Sunday, September 05, 2010

Sunday word, 05 Sep 2010

23rd Sunday of the Year C (05 Sep 2010)

Wis 9. 13-18b; Ps 90; Phm 9-10, 12-17; Lk 14. 25-33

Homily of Fr. Paul Panaretos, S.J.


In his prayer for wisdom, which today’s first reading recalls, Solomon noted that human wisdom is timid, which vividly describes our uncertainty when it comes to reason as well as emotion and resolve. God’s wisdom is confident and God’s holy spirit imparts God’s wisdom to mortals. Jesus’ remarks in the gospel, spoken with conviction and colored with Semitic harshness to make his point, revealed Solomon observed correctly. St. Paul’s note to Philemon offers us an example of divine wisdom in human practice.

St. Paul remarked about weakness throughout his letters. He admitted anxiety1 and other interior weakness2 as well as physical weakness due to disease,3 beatings4 and, as we heard, imprisonment.5 Yet the Paul who wrote this note of recommendation—[Philemon,] take Onesimus to your heart as you would me—the Paul who was transformed by the risen Lord testified that the emerging Christian movement struggled to transform personal attitudes and the social and religious symbols, which shaped people.

Onesimus had ended up in prison with Paul, or the runaway slave visited Paul in prison. Either way Onesimus feared his master, Philemon, wanted his “property” back in his service. During Paul’s imprisonment, Onesimus proved useful to Paul, which Paul wrote in his note to Philemon, in the verse the lectionary deprived us from hearing: I urge you on behalf of my child Onesimus, whose father I have become in my imprisonment, who was once useless to you but is now useful (both) to you and me.6

...who was once useless to you but is now useful (both) to you and me: Paul made a deft play on words. Chrestos is the root in both useful and useless. Non-Christians confused chrestos with Christos, the Greek title for Jesus as Messiah.7 Early presenters of Christianity played on the misunderstanding in their defense.8 St. Paul wrote his benefactor, Philemon, suggesting in this play on useful and useless that before his conversion Onesimus was useless without Christ, but useful to Paul because Onesimus is a good Christian.9 Plus, Philemon had Paul to thank for bringing him and his household—family, Onesimus and all the slaves—to Christ Jesus. So the benefactor of Paul was in the Apostle’s debt. St. Paul did not lord that truth over Philemon when he noted it for the record, “May I not tell you that you owe me your very self.”10 Noted in no condescending way because, as Paul also wrote Philemon, Jesus had made Philemon and Paul each a partner of the other.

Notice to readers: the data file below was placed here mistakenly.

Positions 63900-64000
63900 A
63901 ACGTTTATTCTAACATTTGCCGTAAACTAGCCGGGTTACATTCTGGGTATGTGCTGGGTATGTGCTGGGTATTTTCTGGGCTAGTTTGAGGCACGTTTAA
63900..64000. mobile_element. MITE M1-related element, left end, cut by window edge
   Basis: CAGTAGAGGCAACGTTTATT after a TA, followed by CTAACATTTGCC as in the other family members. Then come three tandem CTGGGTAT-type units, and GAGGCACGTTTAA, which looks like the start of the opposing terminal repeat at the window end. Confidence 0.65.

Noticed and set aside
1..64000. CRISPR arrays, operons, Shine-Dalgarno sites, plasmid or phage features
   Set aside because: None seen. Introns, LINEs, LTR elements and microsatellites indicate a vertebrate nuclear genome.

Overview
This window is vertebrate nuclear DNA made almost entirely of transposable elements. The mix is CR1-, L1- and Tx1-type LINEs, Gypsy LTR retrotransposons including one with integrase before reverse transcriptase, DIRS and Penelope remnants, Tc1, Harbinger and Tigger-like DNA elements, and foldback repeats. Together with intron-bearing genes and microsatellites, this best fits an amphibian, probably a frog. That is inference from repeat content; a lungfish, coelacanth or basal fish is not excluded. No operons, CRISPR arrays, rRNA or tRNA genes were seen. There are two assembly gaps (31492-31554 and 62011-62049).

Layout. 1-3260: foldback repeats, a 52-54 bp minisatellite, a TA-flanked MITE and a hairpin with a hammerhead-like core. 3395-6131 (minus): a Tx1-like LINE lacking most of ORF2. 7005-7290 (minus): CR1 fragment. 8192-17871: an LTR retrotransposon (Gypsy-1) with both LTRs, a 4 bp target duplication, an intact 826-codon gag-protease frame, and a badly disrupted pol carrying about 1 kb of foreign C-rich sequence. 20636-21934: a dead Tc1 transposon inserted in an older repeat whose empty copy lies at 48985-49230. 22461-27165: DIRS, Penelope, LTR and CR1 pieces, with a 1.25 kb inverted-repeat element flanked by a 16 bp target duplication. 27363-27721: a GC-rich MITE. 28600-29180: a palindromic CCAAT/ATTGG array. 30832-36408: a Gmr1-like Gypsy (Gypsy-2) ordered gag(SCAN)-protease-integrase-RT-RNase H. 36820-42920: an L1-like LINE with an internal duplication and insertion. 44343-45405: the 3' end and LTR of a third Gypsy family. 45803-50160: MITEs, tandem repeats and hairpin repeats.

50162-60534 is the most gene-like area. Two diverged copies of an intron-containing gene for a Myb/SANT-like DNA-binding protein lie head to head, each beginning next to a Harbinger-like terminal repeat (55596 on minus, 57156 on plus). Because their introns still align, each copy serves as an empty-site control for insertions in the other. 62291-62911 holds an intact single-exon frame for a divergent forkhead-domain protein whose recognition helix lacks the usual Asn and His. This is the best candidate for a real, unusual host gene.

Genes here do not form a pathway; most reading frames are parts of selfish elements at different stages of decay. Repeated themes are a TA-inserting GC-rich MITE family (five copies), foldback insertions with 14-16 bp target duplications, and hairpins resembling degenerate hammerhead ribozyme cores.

The point is transformation. Transformation worked by risen Jesus in his Spirit. Transformation of a timid Paul, who stood up for a slave who was more than that, a brother in Jesus, brother even to his master. Transformation of the social hierarchy of obligation by realizing real obligation and gratitude for living all owe to risen Jesus, benefactor, Philemon, no less than receiver of kindness, Paul. Finally, transformation of understanding useful from function to identity in risen Jesus. Identity in Jesus helps us appreciate that all humans are images and likenesses of their Creator and Redeemer.

This transformation and its clearer insight to self and others as created in the divine image lay at the heart of the Spiritual Exercises of St. Ignatius of Loyola. We preachers at Gesu previewed last week the opportunity soon available to you to make the Spiritual Exercises. To accompany Jesus in them affords a self-discovery of Jesus accompanying one each day in ways nearer than realized before. Noticing Jesus accompanying us frees us from being controlled by our weaknesses and freer to give witness to Jesus more akin to the manner Jesus bears witness for us to God: Jesus presents us to God as Jesus presents his heart to God, the one he called his dear Father.

In your daily 15 minutes with Jesus this week, pause in the bright shadow of the Trinity. Ask St. Paul to present you to Jesus. In your words speak to Jesus: praise him for creating and redeeming you and choosing you to serve…[his] gospel. Ask Jesus for the grace to allow Jesus to transform you more into the person Jesus has created and redeemed: a wise not a timid disciple. Close saying slowly the Lord’s Prayer. Thy will be done, on our lips, is not about any whims of God, but about serving the gospel, which enfleshes God’s desires for the world and how each of us lives in it.


  1. 2 Corinthians 11.28: And, apart from other things, there is the daily pressure upon me of my anxiety for all the churches.
  2. 2 Corinthians 12.7-10: What began in his flesh affected his inner self.
  3. Galatians 4.13-14.
  4. If I must boast, I will boast of the things that show my weakness. St. Paul enumerates several causes in 2 Corinthians 11.23-27, of which beatings was one.
  5. Also see Philippians 1.
  6. Philemon 11.
  7. Suetonius, The Lives of the Twelve Caesars: Life of Claudius, 25:4, is one example.
  8. Justin Martyr, did so in his First Apology.
  9. I am indebted to Luke Timothy Johnson, my NT professor for noting this.
  10. Philemon 19.
Wiki-image of an icon of St. Paul with Philemon and Apphia and of 70 apostles are in the public domain.

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